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Arthur Muiruri, 23
Murang'a University of Technology

I am a fourth-year student studying Agricultural Education and Extension, and this was my dream career path thanks to the vibrant 4K club programme I was a member of while I was a pupil at Madaraka Primary School in Nakuru.

Joining 4K Club ignited my interest in agriculture as I was taught basic skills in crop production, animal management, agribusiness, and other life skills.

I think 4K Club might help more students pursue agricultural courses at the universities. A popular Swahili saying goes, samaki mkunje angali mbichi, which means it is better to bend the fish while it is still fresh. I think it is highly important to teach and nurture students in secondary schools about new, fun ways of doing agriculture.

I would advise first-years to embrace agriculture by taking the various courses on offer in public and private universities. The courses will provide them with enriching opportunities to establish and manage agriculture projects at home.

KASA is following in the footsteps of 4K Club by promoting interest in agriculture-based courses, helping comrades and youth in general to tap into innovations and technologies to improve production and contribute towards food and nutrition security.

Our members come from different public and private universities and they all have diverse skills and knowledge. This is an association where student innovators get to pool their intellectual resources to address issues like climate change, agriculture, food waste and food insecurity.

I am also a member of the Murang’a Agricultural Students Association where students are nurtured to be the next big farmers, innovators and agri-entrepreneurs in this lucrative sector. 

The president of the African Development Bank, Akinwumi Adesina, recently said agriculture is a major source of income in Africa, and students pursuing agriculture courses will be change makers because the sector will be one of the biggest by 2030.

That means jobs will be readily available and comrades will never lack jobs or go after the shrinking white collar jobs.

Rose Kavetsa Simwa is a third year student of agricultural economics at Masinde Muliro University of Science and Technology.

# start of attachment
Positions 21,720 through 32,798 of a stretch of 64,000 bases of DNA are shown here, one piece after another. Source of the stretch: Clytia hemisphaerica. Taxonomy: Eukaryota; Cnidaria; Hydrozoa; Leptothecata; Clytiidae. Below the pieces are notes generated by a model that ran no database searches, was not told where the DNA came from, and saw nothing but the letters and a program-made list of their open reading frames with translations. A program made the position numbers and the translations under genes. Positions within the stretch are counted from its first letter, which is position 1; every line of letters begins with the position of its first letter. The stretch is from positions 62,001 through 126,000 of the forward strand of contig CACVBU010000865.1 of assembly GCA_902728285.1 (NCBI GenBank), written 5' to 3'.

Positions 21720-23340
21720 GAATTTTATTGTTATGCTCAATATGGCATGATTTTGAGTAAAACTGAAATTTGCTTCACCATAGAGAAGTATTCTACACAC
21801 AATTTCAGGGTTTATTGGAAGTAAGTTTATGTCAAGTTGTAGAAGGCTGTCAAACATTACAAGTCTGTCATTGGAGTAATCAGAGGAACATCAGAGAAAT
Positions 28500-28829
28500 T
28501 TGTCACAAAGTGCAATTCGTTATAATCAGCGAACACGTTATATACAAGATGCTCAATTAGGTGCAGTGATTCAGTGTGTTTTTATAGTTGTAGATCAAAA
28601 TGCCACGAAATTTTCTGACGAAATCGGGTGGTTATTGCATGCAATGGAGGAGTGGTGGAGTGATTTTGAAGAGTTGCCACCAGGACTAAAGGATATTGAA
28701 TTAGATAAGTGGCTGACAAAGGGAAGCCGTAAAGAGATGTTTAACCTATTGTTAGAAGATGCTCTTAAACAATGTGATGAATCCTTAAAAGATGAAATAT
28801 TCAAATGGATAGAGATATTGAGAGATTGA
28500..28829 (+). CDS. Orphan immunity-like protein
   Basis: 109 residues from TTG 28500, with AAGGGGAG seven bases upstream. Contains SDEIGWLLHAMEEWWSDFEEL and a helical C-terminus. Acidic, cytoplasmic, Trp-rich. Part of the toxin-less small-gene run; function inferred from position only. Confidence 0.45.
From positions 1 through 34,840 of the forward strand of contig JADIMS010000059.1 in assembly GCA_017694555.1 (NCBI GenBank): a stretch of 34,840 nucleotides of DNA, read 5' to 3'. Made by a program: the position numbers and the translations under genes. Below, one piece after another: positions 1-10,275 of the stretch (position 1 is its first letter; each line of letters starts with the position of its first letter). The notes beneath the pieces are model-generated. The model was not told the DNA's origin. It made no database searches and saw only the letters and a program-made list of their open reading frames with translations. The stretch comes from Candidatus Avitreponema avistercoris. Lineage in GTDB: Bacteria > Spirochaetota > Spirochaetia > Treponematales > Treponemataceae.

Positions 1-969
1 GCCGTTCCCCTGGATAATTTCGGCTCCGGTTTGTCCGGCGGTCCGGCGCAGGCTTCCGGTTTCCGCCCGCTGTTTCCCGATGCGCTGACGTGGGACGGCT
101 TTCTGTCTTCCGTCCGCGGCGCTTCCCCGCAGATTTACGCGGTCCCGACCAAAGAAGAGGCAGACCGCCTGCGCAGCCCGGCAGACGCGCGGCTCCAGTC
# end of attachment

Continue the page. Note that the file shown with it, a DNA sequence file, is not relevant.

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Rose Kavetsa Simwa, 22
Masinde Muliro University of Science and Technology

Iam a third-year student studying agricultural economics and resource management.

Interestingly, agriculture was not my dream course but I was influenced by a mentor, Josephine Kirui, who is a farmer in Elburgon, Nakuru County. She has been in this sector for many years.

She advised me that if I ventured into agriculture, I would never regret. My mentor helped me see the opportunities available in this sector.

As I near the tail end of my undergraduate studies, I am already dreaming of a life in agriculture because the course I’m taking is so interesting and eye-opening. Studying agricultural economics is important for me for several reasons.

So far it has helped me understand the economic factors that influence agriculture, like supply and demand, market prices, and government policies.

This knowledge is crucial as it can help farmers, policymakers and other stakeholders in the agricultural sector to make effective decisions.

Additionally, agricultural economics plays a key role in addressing food security, rural development, and environmental sustainability.

It is for this reason that I encourage comrades hoping to join public and private universities to consider studying agricultural economics so that they can contribute to creating more efficient and equitable agricultural systems, which are vital for ensuring a stable and sustainable food supply for the growing global population. Agriculture is a result result-oriented course.